Here’s what you should know about having a baby in Denmark

Denmark, a country with one of the world's best public health systems, might be an ideal place to start a family, but that doesn't mean expats can be expected to know everything. The Local's guest columnist Melanie Haynes offers her advice.

Here's what you should know about having a baby in Denmark
Photo: Iris/Scanpix

Starting a family or even extending your family is one of the most natural things we do in life and usually we are lucky enough to be surrounded by family and friends, navigating a system we understand and in a language we speak. Yet even then it can be very daunting. As an expat, without immediate family around and not always understanding the system, it can seem too much at times.

In this column I thought I would tackle a few frequently asked questions about having a baby in Denmark.

Does my doctor do the pregnancy test?

Usually you do your own test, which can be bought inexpensively from the pharmacy or supermarkets like Netto, and then you let your family doctor know if it is positive. She will then ask you to come in for an appointment usually at around nine weeks in. From then on you will be allocated to a midwife team and the process of appointments and scans starts thereafter.

How many ultrasounds will I have?

In Denmark, on the public health system you will have two ultrasounds one at 11 to 14 weeks and the second at 18 to 20 weeks. There are other tests offered for women in high risk groups and your doctor and midwife will discuss this with you if necessary. There is the chance to pay for further scans yourself via a number of private clinics.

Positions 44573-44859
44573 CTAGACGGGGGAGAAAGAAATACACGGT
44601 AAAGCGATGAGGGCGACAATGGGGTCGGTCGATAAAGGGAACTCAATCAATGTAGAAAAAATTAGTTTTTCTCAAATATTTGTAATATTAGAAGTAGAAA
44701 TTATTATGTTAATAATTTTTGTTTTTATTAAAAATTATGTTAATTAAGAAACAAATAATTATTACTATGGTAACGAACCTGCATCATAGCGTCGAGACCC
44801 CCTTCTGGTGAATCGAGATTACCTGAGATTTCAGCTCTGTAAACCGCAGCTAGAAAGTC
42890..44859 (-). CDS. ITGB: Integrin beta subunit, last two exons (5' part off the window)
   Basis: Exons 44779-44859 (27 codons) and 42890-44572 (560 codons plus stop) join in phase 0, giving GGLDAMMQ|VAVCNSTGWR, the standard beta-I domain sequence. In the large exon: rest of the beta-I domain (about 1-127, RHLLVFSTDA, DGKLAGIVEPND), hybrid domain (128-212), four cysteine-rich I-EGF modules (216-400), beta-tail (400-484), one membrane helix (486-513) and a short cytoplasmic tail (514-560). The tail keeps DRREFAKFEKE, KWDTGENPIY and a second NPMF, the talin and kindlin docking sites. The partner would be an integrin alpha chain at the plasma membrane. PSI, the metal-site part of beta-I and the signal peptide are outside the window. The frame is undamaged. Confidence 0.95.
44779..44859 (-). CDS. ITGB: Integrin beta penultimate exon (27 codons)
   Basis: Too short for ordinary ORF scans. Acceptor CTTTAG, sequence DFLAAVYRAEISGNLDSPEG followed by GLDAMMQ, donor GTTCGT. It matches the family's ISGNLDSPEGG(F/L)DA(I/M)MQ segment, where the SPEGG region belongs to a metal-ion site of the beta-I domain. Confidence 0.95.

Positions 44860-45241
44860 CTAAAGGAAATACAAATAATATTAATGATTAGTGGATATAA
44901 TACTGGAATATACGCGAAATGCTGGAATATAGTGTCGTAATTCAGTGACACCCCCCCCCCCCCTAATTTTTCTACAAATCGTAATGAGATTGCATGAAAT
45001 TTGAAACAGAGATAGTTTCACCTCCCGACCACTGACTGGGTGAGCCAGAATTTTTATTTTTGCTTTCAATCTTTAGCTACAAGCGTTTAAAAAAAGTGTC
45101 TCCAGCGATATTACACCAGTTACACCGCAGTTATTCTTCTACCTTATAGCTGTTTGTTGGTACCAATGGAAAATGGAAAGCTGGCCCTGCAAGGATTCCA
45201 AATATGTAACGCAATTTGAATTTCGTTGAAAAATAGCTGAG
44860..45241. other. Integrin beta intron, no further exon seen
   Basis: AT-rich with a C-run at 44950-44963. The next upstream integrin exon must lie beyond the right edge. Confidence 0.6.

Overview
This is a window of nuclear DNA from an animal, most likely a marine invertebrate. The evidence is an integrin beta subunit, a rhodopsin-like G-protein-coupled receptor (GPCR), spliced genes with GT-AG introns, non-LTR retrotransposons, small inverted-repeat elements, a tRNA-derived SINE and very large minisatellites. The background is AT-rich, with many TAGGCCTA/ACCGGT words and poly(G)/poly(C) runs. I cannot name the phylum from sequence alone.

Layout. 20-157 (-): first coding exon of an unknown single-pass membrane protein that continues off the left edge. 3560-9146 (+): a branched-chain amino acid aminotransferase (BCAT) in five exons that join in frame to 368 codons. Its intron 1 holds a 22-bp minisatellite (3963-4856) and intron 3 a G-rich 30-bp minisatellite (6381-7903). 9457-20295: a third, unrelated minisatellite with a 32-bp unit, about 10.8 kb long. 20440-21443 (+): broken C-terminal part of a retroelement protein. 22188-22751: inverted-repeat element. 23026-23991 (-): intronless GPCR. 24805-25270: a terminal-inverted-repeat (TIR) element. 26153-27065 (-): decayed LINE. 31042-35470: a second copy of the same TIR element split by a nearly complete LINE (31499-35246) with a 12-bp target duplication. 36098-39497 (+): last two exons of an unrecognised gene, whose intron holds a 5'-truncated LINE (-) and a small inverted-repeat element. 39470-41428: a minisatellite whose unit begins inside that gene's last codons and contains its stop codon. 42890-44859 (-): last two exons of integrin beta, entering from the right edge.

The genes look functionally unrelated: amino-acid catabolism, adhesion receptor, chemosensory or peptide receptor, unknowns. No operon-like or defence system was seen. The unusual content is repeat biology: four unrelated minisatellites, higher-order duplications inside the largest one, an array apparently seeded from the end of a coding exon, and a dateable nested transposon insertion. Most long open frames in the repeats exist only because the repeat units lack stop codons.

Are there free antenatal classes offered in English?

The hospitals with maternity units such as Rigshospitalet, Herlev and Hvidovre offer free antenatal classes in English. Ask your midwife about them or visit their websites to find out more. There are also a number of private antenatal classes offered in English in other locations, which you will need to pay for.

READ ALSO: How to help your child adjust to life abroad

Will formula and nappies be provided in the hospital when I give birth?

All nappies and clothes for your baby will usually be provided in the maternity ward or patient hospital so you don’t need to worry about bring these with you when you come in to the unit nor will you come home with any dirty laundry.

Breastfeeding is actively encouraged and it is not usual for formula to be offered in the hospital when your baby is a new born. You will receive support from trained breastfeeding nurses in the hospital and this support continues when you get home via your health visitor. Most health visitors have a pragmatic approach to breastfeeding though and will support your choice to combination feed or to use formula if breastfeeding isn’t working for you.

How will I meet other new mums to help support me in the early days?

Your health visitor will set you up with a mums group, however if you want it to be an English speaking group sometimes there is a wait until they have sufficient numbers for the group. The meeting are organised by the health visitor in the first instance and then on the mums set up their own meet ups.

READ ALSO: Networking in Denmark: Not as scary as it seems?

LINK (Ladies in Denmark) has an active programme of activities for English speaking mums/parents — from the pregnancy stage onwards. Churches often hold playgroups (kravleklub) and music classes for babies and the libraries also have barselcafes for new parents.

What is baby bio?